Editor’s Note: The article below refers to Church-Service Missions for older couples and individuals. Please click here to see a separate article with information on Service Missions for Young Missionaries. Also note that this article was written in 2010 and much has changed since then which may not be reflected in the article below.
Church-service missions are a type of missionary work that older members can do who don’t have children at home. Church service missions are an excellent opportunity for elderly members who are unable to travel away from their home town area. Church-service missionaries live at home while serving as close to full-time as their circumstances allow. As of 2006, there were nearly 12,000 Church service missionaries serving worldwide, and Church leaders feel there would be more positions filled if more people knew about the opportunities available.
Church service missionaries have been helping to build and support the operations of the Church worldwide since 1979. The Church-Service Missionary Program provides a growing and varied number of ways to serve. This important missionary workforce helps many Church operations provide the necessary products and services. And serving others brings great blessings to those missionaries and to the Church.
“There is a wide range of part-time Church-service opportunities available for both young and old. To be recommended as a Church-service missionary, one must be temple worthy, physically and emotionally able to perform required duties, able to support themselves financially, and at least 19 years of age. There is no upper age limit.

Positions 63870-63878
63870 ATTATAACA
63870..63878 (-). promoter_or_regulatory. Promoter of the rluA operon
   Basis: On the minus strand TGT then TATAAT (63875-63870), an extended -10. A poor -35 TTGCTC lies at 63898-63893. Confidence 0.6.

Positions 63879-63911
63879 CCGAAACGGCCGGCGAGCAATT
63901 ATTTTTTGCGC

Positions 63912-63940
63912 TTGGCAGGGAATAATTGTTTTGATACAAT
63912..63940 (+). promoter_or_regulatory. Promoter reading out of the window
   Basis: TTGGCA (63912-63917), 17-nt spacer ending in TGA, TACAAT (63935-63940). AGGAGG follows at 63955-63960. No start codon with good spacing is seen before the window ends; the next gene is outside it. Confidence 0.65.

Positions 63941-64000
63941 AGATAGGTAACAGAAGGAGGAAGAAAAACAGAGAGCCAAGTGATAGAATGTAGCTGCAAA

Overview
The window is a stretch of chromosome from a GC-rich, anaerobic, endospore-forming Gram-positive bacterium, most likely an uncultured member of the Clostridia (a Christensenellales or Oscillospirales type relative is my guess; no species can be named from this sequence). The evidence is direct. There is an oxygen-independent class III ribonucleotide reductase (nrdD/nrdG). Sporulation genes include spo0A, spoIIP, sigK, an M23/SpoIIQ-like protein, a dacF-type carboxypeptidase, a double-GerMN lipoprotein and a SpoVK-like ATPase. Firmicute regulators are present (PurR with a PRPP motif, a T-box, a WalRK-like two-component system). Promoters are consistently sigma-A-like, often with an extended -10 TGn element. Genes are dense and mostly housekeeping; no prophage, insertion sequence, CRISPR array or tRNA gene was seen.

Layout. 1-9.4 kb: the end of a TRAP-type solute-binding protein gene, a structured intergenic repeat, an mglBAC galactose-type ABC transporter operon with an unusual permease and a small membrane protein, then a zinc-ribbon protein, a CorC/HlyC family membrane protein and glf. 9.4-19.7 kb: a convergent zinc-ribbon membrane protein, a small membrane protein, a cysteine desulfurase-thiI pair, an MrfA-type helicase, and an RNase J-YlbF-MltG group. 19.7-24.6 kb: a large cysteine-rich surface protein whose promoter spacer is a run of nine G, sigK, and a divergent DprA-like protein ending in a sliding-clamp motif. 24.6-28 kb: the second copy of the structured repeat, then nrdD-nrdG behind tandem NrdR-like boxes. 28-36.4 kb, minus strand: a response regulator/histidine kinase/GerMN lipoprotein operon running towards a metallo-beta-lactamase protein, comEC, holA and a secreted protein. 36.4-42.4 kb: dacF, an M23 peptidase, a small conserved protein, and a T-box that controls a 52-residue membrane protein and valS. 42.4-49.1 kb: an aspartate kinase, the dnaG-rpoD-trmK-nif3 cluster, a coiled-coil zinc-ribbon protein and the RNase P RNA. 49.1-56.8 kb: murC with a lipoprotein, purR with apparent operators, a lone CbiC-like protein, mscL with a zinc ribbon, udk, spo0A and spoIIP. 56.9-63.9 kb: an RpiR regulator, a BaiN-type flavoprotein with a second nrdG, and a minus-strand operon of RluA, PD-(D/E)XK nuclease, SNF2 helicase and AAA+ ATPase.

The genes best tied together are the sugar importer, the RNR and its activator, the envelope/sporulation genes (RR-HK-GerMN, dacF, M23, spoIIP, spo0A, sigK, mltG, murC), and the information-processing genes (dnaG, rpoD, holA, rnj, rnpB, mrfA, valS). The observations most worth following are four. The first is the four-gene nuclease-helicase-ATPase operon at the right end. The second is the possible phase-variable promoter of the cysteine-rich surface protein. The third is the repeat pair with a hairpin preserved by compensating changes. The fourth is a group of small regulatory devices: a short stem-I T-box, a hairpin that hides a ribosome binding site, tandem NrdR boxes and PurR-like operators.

“The Church maintains listings of these needs on LDS.org. The postings, submitted by Church-service missionary coordinators worldwide, are updated regularly and published online at the Church-Service Mission site. Doctors, hosts, grounds crew—even someone to change the tires in the fleet garage—they are all enlisted as volunteers that help the Church run smoothly…
“The call to fulfill a Church-service mission comes a little differently than a call for a full-time mission. Worthy individuals willing to serve are encouraged to select an open position they feel they are qualified for. In addition to being interviewed by their bishop and stake president, they are often interviewed by the given department or job manager to ensure they are up to the tasks required. They are then called by their stake president—not the prophet—and set apart by their bishop.” (from News of the Church, March 2006, “Many Opportunities for Church-Service Missionaries”)
The Church-Service Mission site has a listing of current openings, answers to frequently asked questions, and the recommendation form for a Church-Service Mission. There are also several good videos on the site which I have posted below for your enjoyment. Enjoy!
Not long after Elder and Sister Olsen were married, they felt a desire to serve a mission together. They chose the Church’s Addiction Recovery Program where they learned to serve with unconditional love.
Elder Warner was serving a full-time mission in Brazil when he had to come home for medical treatment. A little disappointed at first, he chose a Church-Service mission where he could find joy serving God in an unexpected way.
Elder Schoonmaker had polio as a child which made a full-time mission impossible. He and his wife chose a Church-Service mission with Family History and were able to work from home.